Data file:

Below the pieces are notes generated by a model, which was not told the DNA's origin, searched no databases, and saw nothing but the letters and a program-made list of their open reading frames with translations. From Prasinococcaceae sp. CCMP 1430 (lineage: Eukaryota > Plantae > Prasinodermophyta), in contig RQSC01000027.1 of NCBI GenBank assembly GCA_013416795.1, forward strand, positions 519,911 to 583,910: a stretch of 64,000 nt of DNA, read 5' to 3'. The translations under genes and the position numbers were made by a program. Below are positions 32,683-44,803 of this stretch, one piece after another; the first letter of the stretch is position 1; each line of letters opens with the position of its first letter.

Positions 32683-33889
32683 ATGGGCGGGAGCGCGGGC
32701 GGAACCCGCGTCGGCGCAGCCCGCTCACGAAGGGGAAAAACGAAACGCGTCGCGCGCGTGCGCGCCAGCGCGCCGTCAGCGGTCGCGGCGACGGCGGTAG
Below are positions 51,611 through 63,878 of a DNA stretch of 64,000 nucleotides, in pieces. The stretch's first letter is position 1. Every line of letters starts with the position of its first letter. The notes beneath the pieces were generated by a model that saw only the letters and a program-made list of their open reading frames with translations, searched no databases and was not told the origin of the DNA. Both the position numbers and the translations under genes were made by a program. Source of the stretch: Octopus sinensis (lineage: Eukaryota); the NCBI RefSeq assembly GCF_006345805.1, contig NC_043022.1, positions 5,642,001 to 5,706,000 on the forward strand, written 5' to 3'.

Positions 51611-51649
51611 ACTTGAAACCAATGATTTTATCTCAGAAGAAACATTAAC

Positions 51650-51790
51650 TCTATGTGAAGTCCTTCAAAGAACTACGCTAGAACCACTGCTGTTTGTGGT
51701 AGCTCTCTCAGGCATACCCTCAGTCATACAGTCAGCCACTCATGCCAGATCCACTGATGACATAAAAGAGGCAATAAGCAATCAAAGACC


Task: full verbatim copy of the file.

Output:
Below the pieces are notes generated by a model, which was not told the DNA's origin, searched no databases, and saw nothing but the letters and a program-made list of their open reading frames with translations. From Prasinococcaceae sp. CCMP 1430 (lineage: Eukaryota > Plantae > Prasinodermophyta), in contig RQSC01000027.1 of NCBI GenBank assembly GCA_013416795.1, forward strand, positions 519,911 to 583,910: a stretch of 64,000 nt of DNA, read 5' to 3'. The translations under genes and the position numbers were made by a program. Below are positions 32,683-44,803 of this stretch, one piece after another; the first letter of the stretch is position 1; each line of letters opens with the position of its first letter.

Positions 32683-33889
32683 ATGGGCGGGAGCGCGGGC
32701 GGAACCCGCGTCGGCGCAGCCCGCTCACGAAGGGGAAAAACGAAACGCGTCGCGCGCGTGCGCGCCAGCGCGCCGTCAGCGGTCGCGGCGACGGCGGTAG
Below are positions 51,611 through 63,878 of a DNA stretch of 64,000 nucleotides, in pieces. The stretch's first letter is position 1. Every line of letters starts with the position of its first letter. The notes beneath the pieces were generated by a model that saw only the letters and a program-made list of their open reading frames with translations, searched no databases and was not told the origin of the DNA. Both the position numbers and the translations under genes were made by a program. Source of the stretch: Octopus sinensis (lineage: Eukaryota); the NCBI RefSeq assembly GCF_006345805.1, contig NC_043022.1, positions 5,642,001 to 5,706,000 on the forward strand, written 5' to 3'.

Positions 51611-51649
51611 ACTTGAAACCAATGATTTTATCTCAGAAGAAACATTAAC

Positions 51650-51790
51650 TCTATGTGAAGTCCTTCAAAGAACTACGCTAGAACCACTGCTGTTTGTGGT
51701 AGCTCTCTCAGGCATACCCTCAGTCATACAGTCAGCCACTCATGCCAGATCCACTGATGACATAAAAGAGGCAATAAGCAATCAAAGACC